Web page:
Social Norms: An Underestimated Tool to Change Behaviour

Why are social norms effective?

Social norms have the powerful potential to change people’s behaviour. We follow what others do. So, finding out how others behave or think, when we don’t know or have biased beliefs, often causes us to change our own behaviour or opinions in order to adhere to the social norm. This is especially true when others refers to those that are like us.

How are companies changing behaviour using social norms?

Opower, an energy company, tells consumers their usage relative to their neighbours (remember, others should be similar to us). Above average consumers reduce usage to be like everyone else. Average consumers stay pretty constant initially. As those over-consuming “correct” their behaviour with each report, the average lowers and the previously average consumers follow. Below average consumers receive positive feedback to lessen the chances of feeling exploited by free-riding neighbours and keep their consumption consistent. Monthly reports are more effective than quarterly reports and treatment effects have been shown to persist after one year, as habits are formed.


Since social norms interventions can target a large treatment group with meaningful long-lasting impacts, they can be an incredibly cost-effective way of steering people towards desirable behaviours both in the private and public sectors.

But social norms aren’t always the answer…

Say you want people to increase their pension pot contributions. It wouldn’t be wise to inform those who contribute above average that the majority of people actually put less into their pension. This subgroup would be unlikely to increase their contribution and might actually decrease it to be in line with the norm. This counter-reaction — the boomerang effect — illustrates the importance of carrying out a pre-mortem from the perspective of different groups to identify potential unintended consequences. Thinking what could go wrong helps to adjust and strengthen the intervention. In this case, norms could be tailored to subgroups (e.g. complementing the distributional information with positive reinforcement for above average contributors) or an alternative tool might be considered.

Prescriptive vs. Descriptive Norms

So you’ve decided a social norm intervention will be effective in driving a certain behaviour but what type of norm is best? Prescriptive (or injunctive) norms prescribe how people should behave whereas descriptive norms describe how people actually behave.

Descriptive norms are effective when the desired behaviour is the norm but individuals are unaware of this. Say a supermarket wants customers to eat more sustainably and the research finds that customers tend to overestimate the amount of meat fellow customers purchase. By correcting this misperception, individuals are likely to follow suit and also purchase less meat.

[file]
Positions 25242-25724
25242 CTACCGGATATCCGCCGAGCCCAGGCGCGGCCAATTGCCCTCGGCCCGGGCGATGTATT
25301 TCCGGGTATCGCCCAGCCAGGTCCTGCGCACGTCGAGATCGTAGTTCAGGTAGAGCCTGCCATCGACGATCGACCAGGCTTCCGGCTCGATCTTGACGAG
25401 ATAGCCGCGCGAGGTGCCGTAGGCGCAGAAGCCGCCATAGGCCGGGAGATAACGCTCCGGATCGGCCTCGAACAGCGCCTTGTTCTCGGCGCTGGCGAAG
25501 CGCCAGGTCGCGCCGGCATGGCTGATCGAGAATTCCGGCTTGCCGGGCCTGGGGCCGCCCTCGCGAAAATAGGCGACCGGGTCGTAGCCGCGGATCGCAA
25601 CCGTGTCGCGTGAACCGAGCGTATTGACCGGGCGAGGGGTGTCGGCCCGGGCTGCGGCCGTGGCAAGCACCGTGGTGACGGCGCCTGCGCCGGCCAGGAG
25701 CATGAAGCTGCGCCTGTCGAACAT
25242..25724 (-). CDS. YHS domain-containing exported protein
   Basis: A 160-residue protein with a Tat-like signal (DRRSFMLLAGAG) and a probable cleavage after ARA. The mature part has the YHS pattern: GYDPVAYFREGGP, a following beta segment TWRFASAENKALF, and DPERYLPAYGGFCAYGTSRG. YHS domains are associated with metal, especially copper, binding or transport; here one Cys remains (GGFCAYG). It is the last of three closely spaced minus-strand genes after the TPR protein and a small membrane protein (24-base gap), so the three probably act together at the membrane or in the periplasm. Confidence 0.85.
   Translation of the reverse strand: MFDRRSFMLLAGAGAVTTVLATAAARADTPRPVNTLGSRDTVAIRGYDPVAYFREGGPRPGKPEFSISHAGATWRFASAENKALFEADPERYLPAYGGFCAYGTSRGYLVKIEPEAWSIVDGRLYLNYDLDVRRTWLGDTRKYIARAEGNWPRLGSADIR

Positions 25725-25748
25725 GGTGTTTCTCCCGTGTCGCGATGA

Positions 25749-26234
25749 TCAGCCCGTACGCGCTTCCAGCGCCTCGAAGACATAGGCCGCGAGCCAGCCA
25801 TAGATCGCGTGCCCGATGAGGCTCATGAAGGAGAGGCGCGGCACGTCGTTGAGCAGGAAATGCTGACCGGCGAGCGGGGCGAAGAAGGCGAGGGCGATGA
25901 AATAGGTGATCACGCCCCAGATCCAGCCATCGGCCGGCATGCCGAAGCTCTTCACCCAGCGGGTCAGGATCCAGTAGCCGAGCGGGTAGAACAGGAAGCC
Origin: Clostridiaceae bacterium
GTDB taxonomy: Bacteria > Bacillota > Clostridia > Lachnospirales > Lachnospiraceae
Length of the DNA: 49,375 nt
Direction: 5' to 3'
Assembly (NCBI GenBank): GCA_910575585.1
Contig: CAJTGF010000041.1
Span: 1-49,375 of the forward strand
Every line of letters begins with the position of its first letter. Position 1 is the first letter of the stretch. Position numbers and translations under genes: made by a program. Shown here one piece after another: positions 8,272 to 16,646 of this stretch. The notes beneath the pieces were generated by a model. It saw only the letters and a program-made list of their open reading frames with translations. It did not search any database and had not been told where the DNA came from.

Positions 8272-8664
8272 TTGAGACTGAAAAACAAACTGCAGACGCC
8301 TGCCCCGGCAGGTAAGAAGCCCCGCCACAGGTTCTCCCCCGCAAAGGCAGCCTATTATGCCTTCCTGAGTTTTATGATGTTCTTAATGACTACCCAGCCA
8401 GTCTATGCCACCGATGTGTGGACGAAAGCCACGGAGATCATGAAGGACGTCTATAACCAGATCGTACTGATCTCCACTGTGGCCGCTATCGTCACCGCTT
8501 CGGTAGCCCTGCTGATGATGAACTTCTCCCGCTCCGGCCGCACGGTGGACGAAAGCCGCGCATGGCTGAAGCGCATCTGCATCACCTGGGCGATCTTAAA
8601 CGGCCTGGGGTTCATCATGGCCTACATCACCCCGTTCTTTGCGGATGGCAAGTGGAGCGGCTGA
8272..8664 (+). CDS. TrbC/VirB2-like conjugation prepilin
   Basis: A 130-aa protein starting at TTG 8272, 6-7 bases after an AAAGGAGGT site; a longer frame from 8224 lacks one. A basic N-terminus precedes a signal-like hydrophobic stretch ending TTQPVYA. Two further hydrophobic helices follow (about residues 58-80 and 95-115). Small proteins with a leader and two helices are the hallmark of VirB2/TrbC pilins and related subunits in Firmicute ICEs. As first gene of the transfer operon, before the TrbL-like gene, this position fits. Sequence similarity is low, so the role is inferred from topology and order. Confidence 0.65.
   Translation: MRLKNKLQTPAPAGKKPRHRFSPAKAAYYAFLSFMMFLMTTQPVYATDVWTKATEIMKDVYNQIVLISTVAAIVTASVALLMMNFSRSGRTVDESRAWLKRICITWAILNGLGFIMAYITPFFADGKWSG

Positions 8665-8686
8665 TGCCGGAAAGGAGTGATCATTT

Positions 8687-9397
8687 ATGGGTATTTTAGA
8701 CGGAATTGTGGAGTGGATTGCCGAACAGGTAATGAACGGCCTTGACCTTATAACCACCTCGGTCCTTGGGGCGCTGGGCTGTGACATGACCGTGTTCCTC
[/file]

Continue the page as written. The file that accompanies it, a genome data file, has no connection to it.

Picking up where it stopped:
Whereas prescriptive norms are useful when the desired behaviour isn’t the norm but people think it should be. For example, men in Saudi Arabia think women should be able to work but the norm is that they don’t. By exposing this commonly held but rarely shared opinion, men are more likely to publicly support women working.

Tips to design a successful social norm intervention

1. Make it truthful

Share social norms that are obtained from real data. Not only is it unethical to pick a statistic out of thin air but if people catch on that the message isn’t credible then it’s likely to backfire.

2. Make it regular

Collect and communicate social norms routinely over a period of time. While one-off interventions might yield effects they will quickly decay. Current and consistent information is key.

3. Make it actionable

Link the social norm to a clear actionable change. Say you want commuters to avoid public transport then inform them that 7 out of 10 people in their borough do this (if that’s true) and include directions to the nearest Santander Cycles docking station with bicycles available.

4. Make it personal

Consider the characteristics of the individuals that you are targeting. Are there any sub-groups that could bias the treatment effect? If there are then personalise the intervention at the group level to successfully target different types of individuals.

Thoughts by Catherine Bouckley

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Ayres, I., Raseman, S., & Shih, A. (2013). Evidence from Two Large Field Experiments that Peer Comparison Feedback Can Reduce Residential Energy Usage. Journal of Law, Economics, and Organization 29 (5): 992–1022.

Yamin, P., Fei, M., Lahlou, S., & Levy, S. (2019). Using Social Norms to Change Behavior and Increase Sustainability in the Real World: a Systematic Review of the Literature. Sustainability. 2019; 11(20):5847.

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